of the study.
VIII. TEXTBOOKS AND REFERENCES
a) COURSE TEXT MATERIAL:
1. Kotler, Philip; Keller, Kevin, Marketing Management, Twelfth Edition, Pearson Prentice
2. Marketing PlanPro, PaloAlto Software, Prentice Hall, Academic Version.
b) RECOMMENDED COURSE MATERIAL:
1. Aaker, David A., Strategic Market Management, Sixth Edition, John Wiley & Sons, Inc.,
2. Business Week, Periodical, McGraw Hill Companies.
c) REFERENCE MATERIAL: (Current editions should be recommended.)
1. Best, Roger J., Market Based Management, Third Edition, Pearson Education, Inc., 2004.
2. Capon, Noel; Hulbert, James M., Marketing Management in the 21st Century, Prentice
3. Czinkota, Michael R.; Kotabe, Masaaki, Marketing Management, South-Western College
4. Dalrymple, Douglas J.; Parsons, Leonard J., Marketing Management, John Wiley and
5. Doyle, Peter, Marketing Management and Strategy, Prentice Hall Europe.
6. Drummond, Graeme; Ensor, John, Strategic Marketing – Planning and Control,
7. Kotler, Philip, A Framework for Marketing Management, Pearson Education, Inc.
8. Kotler, Philip, Kotler on Marketing, The Free Press.
9. Mohr, Jakki, Marketing of High Technology Products and Innovations, Prentice Hall.
10. Paley, Norton, Competitive Marketing Strategies, St. Lucie Press.
11. Piercy, Nigel F., Market-Led Strategic Change, Butterworth Heinemann.
12. Rao, Vithala R.; Steckel, Joel M., Analysis for Strategic Marketing, Addison Wesley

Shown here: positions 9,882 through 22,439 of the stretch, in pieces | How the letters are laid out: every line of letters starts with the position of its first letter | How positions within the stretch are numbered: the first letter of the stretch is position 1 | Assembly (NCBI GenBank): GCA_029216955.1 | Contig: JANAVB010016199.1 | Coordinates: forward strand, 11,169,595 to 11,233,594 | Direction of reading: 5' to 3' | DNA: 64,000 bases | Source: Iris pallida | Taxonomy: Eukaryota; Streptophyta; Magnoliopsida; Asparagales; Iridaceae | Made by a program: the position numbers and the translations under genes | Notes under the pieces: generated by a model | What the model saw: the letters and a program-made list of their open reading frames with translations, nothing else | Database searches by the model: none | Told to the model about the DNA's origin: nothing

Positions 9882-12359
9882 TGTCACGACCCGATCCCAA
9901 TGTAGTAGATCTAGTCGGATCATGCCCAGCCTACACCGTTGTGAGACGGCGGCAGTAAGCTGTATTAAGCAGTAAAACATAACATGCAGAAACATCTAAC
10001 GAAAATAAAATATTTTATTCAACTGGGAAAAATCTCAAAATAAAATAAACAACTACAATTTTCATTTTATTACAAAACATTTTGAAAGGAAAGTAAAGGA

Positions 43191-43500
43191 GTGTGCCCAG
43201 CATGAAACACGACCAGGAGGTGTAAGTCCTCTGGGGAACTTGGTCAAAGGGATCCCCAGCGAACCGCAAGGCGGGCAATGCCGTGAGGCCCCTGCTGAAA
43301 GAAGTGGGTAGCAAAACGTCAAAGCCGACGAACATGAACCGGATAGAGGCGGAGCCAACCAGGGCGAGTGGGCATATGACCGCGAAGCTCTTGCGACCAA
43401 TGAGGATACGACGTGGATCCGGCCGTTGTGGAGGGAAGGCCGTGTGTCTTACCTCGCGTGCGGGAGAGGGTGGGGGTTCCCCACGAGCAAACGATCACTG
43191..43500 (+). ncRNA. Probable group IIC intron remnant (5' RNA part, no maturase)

13. Sharan, Jagpal, Marketing Strategy and Uncertainty, Oxford University Press.
14. Spulber, Daniel F., The Market Makers, McGraw Hill.
15. Stauble, Vernon R., Marketing Strategy, Harcourt, Inc.
16. Sudharshan, D., Marketing Strategy, Prentice Hall.
17. Weinstein, Art; Johnson, William C., Designing and Delivering Superior Customer
Value, St. Lucie Press.
18. Winer, Russell S., Marketing Management, Pearson Prentice Hall, 2007.
IX. LEARNING OUTCOMES ASSESSMENT
Marketing Management and Product Strategy Discipline Set
a) General Outcomes
1. To introduce students to the advanced problems and practices in marketing.
2. To have students understand the functioning of contemporary marketing system.
3. To develop an understanding of the nature of marketing management process.
4. To develop the managerial, economic, and societal (cultural, legal, and ethical) base
of marketing theory and practice.
5. To indicate the role of marketing management and marketing strategies in the
functioning of modern business.
6. To explain the role of technology in the marketing process.
7. To understand global links connecting contemporary marketing systems.
8. To develop an ability to apply marketing approach to the practical life.